The performative aspect to the show is a physical manifestation of the angst and confusion that the artists feel when trying to navigate the complexities of the Australian political mindset and intentions. The images feature politicians who at some point in their careers have said grotesque statements that are racist, misogynistic, homophobic or have been clumsy in their wording when navigating sensitive topics. The energy and the action of painting red the term Gweilo also connects back to Aboriginal perceptions of first contact when it was a perception that Anglo settlers were ghosts. ‘Ghost men’ from another place proved to have some strong truths for Aboriginal and Torres Strait Islander people. They sometimes fail to consolidate representing the diversity that makes up Australia culture and at times it is at the most crucial and emotionally charged moments.
To have a recent Chinese exile, who is now an Australian citizen deface the painted portraits of his new political leaders, wearing the Don Dale Detention Centre mask, made out of a Darwin Festival tote bag in communist red paint is an action as loaded as the cutting of a passport. The Don Dale scandal which showed youth being strapped to chairs and blindfolded, amongst other unsettling actions, was a recent event that created a discourse amongst many Australians. For Shen to allow his work to be destroyed in such a fashion is also telling of the friendship and respect that has developed for Badiucao. Shen asked Badiucao to carry out this performative aspect with him, he wanted Badiucao to have an influence on his work and his views. Through the destruction there will emerge a new meaning for the works and create a sense of release for the artists.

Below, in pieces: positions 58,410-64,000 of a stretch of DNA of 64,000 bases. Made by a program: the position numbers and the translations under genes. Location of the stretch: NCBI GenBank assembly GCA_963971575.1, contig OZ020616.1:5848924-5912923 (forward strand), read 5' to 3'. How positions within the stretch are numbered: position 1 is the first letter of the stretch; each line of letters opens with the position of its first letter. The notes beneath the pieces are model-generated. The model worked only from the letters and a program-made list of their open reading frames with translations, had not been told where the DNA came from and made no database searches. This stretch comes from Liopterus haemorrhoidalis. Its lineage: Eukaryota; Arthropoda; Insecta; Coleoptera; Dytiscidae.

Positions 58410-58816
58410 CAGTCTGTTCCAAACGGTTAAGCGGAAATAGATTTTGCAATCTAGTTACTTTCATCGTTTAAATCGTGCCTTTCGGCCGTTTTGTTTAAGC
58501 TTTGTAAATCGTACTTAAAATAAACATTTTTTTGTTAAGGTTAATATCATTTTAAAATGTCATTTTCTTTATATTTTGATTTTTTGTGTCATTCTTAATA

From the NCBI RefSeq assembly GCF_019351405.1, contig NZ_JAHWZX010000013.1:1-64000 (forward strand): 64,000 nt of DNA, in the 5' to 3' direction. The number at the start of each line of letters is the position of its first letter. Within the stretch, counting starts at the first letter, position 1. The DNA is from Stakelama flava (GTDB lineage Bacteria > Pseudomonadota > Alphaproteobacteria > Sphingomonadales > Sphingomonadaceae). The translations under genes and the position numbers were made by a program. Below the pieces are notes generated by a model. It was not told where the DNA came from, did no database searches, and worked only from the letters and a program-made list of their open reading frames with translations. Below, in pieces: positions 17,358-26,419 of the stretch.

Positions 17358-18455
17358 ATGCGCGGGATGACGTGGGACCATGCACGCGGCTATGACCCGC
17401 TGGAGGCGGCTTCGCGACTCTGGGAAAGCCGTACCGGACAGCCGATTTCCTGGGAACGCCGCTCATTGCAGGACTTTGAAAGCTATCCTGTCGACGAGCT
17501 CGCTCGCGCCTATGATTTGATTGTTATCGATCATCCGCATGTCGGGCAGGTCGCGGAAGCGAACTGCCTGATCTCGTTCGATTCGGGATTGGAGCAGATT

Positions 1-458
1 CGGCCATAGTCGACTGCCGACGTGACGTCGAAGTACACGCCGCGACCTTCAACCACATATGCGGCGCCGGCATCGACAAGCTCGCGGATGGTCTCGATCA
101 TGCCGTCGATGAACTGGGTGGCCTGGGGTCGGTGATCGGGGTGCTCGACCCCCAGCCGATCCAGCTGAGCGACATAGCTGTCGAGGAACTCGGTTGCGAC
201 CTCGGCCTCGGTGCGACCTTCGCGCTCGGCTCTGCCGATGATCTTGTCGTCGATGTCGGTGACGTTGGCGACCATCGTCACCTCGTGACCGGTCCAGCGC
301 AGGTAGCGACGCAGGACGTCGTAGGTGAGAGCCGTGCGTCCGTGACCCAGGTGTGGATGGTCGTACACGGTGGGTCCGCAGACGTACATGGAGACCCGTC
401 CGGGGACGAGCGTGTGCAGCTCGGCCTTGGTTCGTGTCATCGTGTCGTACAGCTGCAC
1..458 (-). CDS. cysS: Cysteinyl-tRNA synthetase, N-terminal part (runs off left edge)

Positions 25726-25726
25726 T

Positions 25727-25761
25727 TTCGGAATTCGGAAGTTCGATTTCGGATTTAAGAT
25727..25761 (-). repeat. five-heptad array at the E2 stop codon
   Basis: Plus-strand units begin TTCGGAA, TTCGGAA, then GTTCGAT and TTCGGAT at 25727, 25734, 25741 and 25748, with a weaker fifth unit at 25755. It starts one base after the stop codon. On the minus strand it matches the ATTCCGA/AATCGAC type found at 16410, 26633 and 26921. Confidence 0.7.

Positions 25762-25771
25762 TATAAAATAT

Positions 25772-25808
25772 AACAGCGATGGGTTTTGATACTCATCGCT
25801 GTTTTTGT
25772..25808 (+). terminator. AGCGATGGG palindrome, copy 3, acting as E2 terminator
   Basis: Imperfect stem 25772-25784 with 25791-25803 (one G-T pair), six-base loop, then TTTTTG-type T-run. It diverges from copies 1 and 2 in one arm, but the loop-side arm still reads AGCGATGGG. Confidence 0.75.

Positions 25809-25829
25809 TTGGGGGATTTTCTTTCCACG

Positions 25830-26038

From communist China to, racist, sexist Australia the views held by these two artists tell a sad story that is lined with energy to create change within their communities. Australia appears to be a lucky country to the rest of the world but underneath the veneer of opulence and freedom it still can’t consolidate the damages to their First Nations people with youth suicide rates through the roof, national publications publishing racist stereotypes, incarceration rates through the roof, deaths in custody at staggering rates and the forced closure of remote communities. Australia truly is a wonderful country, one that citizens should be proud to call home and ones that refugees will sincerely call a lucky country but Badiucao isn’t an artist because he wants to create aesthetically pleasing work, and Shen isn’t an artist because it’s a good way to make a dollar. The cultural exchanges the artists had were primarily positive, the work they created is about what change they would like to bring about.
If You Are The One 非诚勿扰 , 2016, Oil on plastic board
The title is a play on a popular Chinese TV dating game show where a male candidate will talk about his life, career and love and women will choose and compete for a date with the bachelor or opt out of the game all together. It is comment on the fact that there is no choice in China, you don’t get the same rights and the government that you live under is not a choice. As a new Australian citizen and recent exile from China, Badiucao simply juxtaposes the image of Xi Jinping on the five main political posters from our most recent election.